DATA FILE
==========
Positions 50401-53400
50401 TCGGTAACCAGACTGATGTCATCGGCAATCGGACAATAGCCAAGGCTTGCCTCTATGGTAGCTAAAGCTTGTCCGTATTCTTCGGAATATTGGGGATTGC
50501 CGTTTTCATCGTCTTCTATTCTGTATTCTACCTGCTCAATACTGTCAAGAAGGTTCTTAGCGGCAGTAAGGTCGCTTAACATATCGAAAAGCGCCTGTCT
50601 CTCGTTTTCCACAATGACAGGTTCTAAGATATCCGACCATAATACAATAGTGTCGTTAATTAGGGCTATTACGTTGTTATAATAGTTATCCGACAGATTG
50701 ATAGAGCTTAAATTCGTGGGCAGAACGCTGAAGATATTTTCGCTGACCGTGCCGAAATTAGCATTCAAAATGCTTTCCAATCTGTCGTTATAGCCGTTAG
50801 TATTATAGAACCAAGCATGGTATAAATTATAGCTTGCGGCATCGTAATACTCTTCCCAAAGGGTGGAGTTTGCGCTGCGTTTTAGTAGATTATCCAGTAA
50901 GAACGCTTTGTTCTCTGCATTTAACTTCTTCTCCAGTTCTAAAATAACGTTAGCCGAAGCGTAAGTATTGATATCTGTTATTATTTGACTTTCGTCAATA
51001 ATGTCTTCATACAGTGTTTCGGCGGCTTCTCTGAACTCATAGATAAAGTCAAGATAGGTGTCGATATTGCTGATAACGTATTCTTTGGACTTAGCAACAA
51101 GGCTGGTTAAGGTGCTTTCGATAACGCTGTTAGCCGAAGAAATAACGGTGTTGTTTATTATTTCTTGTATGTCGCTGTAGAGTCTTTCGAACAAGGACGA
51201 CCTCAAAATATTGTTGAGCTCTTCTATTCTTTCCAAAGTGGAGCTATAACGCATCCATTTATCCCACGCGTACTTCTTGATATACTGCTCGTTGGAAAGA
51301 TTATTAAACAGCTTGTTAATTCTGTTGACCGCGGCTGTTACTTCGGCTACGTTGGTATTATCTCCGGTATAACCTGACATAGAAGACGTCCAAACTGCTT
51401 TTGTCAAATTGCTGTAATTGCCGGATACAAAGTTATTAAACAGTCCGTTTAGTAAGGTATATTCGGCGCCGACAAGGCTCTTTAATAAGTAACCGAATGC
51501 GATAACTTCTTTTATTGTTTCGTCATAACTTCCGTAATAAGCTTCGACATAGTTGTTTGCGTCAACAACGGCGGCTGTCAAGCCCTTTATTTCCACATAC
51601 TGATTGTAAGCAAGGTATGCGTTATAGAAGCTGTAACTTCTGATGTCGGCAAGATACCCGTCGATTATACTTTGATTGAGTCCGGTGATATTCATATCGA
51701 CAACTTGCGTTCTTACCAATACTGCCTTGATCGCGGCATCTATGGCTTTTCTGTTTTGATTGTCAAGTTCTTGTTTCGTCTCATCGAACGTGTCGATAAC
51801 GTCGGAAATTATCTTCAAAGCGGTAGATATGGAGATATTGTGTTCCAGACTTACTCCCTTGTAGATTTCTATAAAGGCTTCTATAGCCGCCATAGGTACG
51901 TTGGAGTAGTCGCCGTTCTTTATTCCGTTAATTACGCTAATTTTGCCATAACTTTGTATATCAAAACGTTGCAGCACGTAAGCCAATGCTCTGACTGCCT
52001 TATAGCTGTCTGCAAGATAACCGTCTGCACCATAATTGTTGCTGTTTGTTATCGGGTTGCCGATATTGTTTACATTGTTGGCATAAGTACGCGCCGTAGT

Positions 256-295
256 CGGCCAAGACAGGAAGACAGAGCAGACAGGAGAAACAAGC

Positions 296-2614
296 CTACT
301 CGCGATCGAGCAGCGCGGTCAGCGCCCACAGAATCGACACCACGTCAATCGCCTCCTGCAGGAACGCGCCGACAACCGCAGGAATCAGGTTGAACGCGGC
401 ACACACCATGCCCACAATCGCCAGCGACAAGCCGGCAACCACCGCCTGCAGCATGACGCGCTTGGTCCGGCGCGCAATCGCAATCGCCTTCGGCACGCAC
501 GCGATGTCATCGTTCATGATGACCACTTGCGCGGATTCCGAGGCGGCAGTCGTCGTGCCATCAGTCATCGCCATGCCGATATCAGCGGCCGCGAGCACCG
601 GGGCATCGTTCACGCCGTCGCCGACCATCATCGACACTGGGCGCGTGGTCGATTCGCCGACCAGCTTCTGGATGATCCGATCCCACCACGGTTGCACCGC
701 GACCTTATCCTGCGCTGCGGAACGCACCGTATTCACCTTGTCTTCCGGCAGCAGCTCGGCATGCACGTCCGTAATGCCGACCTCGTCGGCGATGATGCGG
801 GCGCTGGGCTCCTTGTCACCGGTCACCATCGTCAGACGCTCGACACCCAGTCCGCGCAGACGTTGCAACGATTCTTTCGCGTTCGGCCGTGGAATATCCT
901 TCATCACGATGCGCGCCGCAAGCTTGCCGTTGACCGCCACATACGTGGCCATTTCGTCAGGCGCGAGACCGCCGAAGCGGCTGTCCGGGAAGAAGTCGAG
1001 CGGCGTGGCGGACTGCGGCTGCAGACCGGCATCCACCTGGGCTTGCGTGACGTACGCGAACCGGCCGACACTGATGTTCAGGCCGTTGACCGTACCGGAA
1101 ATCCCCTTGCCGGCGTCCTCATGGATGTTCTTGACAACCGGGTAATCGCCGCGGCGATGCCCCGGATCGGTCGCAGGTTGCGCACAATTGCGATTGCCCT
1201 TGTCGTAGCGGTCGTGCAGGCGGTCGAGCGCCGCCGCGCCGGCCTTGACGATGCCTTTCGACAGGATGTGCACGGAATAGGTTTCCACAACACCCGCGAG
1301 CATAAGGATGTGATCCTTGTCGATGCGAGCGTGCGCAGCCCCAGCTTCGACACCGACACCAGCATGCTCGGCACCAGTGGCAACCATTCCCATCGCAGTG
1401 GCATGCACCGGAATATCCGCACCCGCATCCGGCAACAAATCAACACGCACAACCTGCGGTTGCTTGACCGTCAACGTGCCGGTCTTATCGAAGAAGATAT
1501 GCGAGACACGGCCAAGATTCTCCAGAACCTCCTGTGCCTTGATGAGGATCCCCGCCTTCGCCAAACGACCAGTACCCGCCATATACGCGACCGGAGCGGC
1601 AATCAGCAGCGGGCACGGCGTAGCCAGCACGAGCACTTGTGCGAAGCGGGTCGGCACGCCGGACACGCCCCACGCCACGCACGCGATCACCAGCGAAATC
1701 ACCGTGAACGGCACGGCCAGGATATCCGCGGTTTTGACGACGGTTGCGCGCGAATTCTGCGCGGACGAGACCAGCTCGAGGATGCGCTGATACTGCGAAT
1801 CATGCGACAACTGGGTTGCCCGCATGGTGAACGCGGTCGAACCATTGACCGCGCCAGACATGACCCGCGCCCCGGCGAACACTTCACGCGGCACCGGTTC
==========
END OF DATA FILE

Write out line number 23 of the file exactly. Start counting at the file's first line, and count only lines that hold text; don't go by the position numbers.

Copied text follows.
301 CGCGATCGAGCAGCGCGGTCAGCGCCCACAGAATCGACACCACGTCAATCGCCTCCTGCAGGAACGCGCCGACAACCGCAGGAATCAGGTTGAACGCGGC